Bartley Gorman

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Bartley Gorman V (1 March 1944 – 18 January 2002) was an English Traveller, who was a bare-knuckle boxer, he declared himself as the King of the Gypsies.[1] Between 1972 and 1992, he reigned supreme in the world of illegal gypsy boxing. During these years, he fought down a mineshaft, in a quarry, at horse fairs, on campsites, in bars and clubs and in the street. Several relatives of Bartley Gorman have become professional boxers in recent years, including Nathan Gorman,[2][3] Hughie Fury and Tyson Fury.[4]

Early life[edit]

Gorman was born on 1 March 1944, in Giltbrook, Nottinghamshire, England, to a Welsh father and Irish mother, who were both Travellers.[1] His paternal grandfather and great-grandfather were also boxers.[5] Gorman had his first bare-knuckle fight at the age of 12.

Career[edit]

When he won the title of Bareknuckle Champion of Great Britain and Ireland, having beaten rival Jack Fletcher in a fight at a quarry, he was aged 28, was 6 ft 1 in (1.85 m) tall and weighed 15.5 stone (98 kg).[6][7]

On St Leger day in 1976, Gorman was ambushed by an armed mob and almost killed. He had turned up expecting to fight a challenger by the name of Ricky "Top Hat" Donahue, but was set upon by the group, who had reportedly been paid £25,000 to carry out the attack.[8] Bartley detailed in his book: "I showed up at 10.30am, the agreed time, but he (Donahue) was no where to be seen. Then from out of no where 25 guys appeared with crowbars and bricks. I was beaten senseless."

Bartley Gorman and David Pearce signed to fight for the World unlicensed title after Pearce KO'd former WBA World Heavyweight Champion John Tate, in California. Gorman said; "Dave Pearce is the best gorger fighting man in Great Britain and I am King of the Gypsies, If I win I will challenge Muhammed Ali to fight for the title". This was made possible due to the links both fighters had with former Bareknuckle fighter and friend to Ali, Paddy Monaghan.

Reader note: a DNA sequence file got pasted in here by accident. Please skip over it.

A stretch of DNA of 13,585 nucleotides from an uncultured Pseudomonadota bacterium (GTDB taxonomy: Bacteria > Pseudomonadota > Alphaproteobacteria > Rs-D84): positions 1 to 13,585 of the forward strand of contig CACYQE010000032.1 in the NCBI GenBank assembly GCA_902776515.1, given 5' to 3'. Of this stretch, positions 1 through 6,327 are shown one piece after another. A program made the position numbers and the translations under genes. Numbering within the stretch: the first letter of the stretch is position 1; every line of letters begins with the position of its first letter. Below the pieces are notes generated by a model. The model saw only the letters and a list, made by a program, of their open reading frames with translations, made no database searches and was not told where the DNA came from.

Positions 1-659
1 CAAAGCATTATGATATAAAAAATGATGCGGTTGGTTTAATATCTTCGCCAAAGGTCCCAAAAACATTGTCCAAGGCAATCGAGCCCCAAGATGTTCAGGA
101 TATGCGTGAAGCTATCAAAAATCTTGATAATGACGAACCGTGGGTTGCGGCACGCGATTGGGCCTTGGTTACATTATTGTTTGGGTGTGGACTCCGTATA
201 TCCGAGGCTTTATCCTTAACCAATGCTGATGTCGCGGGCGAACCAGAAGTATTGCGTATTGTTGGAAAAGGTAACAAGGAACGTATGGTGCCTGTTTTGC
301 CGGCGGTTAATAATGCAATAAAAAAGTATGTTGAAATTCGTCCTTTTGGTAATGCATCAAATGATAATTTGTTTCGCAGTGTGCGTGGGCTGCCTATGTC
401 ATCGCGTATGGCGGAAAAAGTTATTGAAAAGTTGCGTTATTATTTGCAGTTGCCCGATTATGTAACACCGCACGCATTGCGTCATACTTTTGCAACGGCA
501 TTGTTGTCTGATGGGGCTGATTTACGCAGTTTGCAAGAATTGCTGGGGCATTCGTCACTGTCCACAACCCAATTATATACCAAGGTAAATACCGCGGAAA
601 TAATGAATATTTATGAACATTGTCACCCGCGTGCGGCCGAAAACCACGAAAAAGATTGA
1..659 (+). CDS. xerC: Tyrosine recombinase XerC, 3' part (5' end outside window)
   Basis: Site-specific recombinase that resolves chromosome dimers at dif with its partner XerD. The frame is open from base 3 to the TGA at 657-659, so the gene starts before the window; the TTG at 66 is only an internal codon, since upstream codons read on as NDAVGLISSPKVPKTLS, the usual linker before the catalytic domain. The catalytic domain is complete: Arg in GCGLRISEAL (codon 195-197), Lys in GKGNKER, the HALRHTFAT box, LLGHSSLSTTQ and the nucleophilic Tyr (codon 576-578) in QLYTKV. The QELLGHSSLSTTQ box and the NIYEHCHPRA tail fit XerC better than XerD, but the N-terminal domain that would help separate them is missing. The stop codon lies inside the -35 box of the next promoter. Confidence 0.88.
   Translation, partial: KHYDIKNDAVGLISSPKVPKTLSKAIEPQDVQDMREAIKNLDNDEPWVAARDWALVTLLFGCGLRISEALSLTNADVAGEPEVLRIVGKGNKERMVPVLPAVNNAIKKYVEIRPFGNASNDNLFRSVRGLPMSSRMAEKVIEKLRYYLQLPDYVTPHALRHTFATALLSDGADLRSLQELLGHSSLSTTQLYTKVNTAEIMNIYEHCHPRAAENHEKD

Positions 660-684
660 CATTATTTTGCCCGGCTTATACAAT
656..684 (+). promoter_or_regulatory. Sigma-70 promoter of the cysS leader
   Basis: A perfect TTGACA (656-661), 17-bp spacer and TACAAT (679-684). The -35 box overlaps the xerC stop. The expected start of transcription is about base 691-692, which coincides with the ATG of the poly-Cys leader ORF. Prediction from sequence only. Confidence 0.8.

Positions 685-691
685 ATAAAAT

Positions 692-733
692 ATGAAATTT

The BBBoC threatened a worldwide ban on Pearce if he took part. Pearce was forced to decline and was left subsequently devastated.

Retirement and death[edit]

Gorman claimed to remain unbeaten until his retirement from boxing in 1992, with his last fight being a draw with Graeme O'Laughlan (Kennedy). Gorman lived on a traveller site in Uttoxeter, and lived there until his death.

Gorman is survived by his 3 children. [6]

In popular culture[edit]

For the 2012 film The Dark Knight Rises, actor Tom Hardy revealed that he used Gorman's voice as one of the inspirations for the accent of Bane.[9][10] Gorman has also been cited as the main inspiration for professional wrestler Wade Barrett's finishing move, the Bull Hammer Elbow.

Gorman's autobiography King of the Gypsies, written with the help of Peter Walsh, was completed just before Gorman's death.

Shane Meadows filmed a documentary entitled King of the Gypsies, interviewing Gorman about his life in 1995. The 1999 Comedy Drama 'A Room for Romeo Brass' featuring Paddy Considine who played the part of Morrell based his accent on Gormans.

References[edit]

  1. ^ a b "Bartley Gorman". The Daily Telegraph. 23 January 2002. Retrieved 12 September 2010.
  2. ^ "Tommy Fury & Nathan Gorman on following brother Tyson and great uncle Bartley". 17 December 2018. Retrieved 6 July 2019.
  3. ^ "Nathan Gorman - BoxRec". boxrec.com. Retrieved 6 July 2019.
  4. ^ "Tyson Fury: Reflections of a gypsy fighter". The Independent. 30 October 2011. Retrieved 6 July 2019.
  5. ^ Anselmi, Eduardo (September 2009). "Bartley Gorman King of the Gypsies". Maxim. Archived from the original on 16 July 2011. Retrieved 1 March 2013.
  6. ^ a b Moreton, Cole (27 January 2002). "Eyewitness: Last great bare-knuckle champion is laid to rest". The Independent. Archived from the original on 2 March 2009. Retrieved 12 September 2010.
  7. ^ "Bartley Gorman King of the Gypsies". BBC. 5 April 2006. Retrieved 12 September 2010.
  8. ^ Barry, Paul (18 April 2002). "Barenuckle boxer laid bare". Coventry Telegraph. Retrieved 12 September 2010.
  9. ^ Vineyard, Jennifer (17 July 2012). "Tom Hardy explains the inspiration for his Bane voice". Vulture.com. Retrieved 22 July 2012.
  10. ^ "This Week's Cover: 'The Dark Knight Rises' headlines our 2012 Summer Movie Preview issue". 11 April 2012. Retrieved 1 March 2013.

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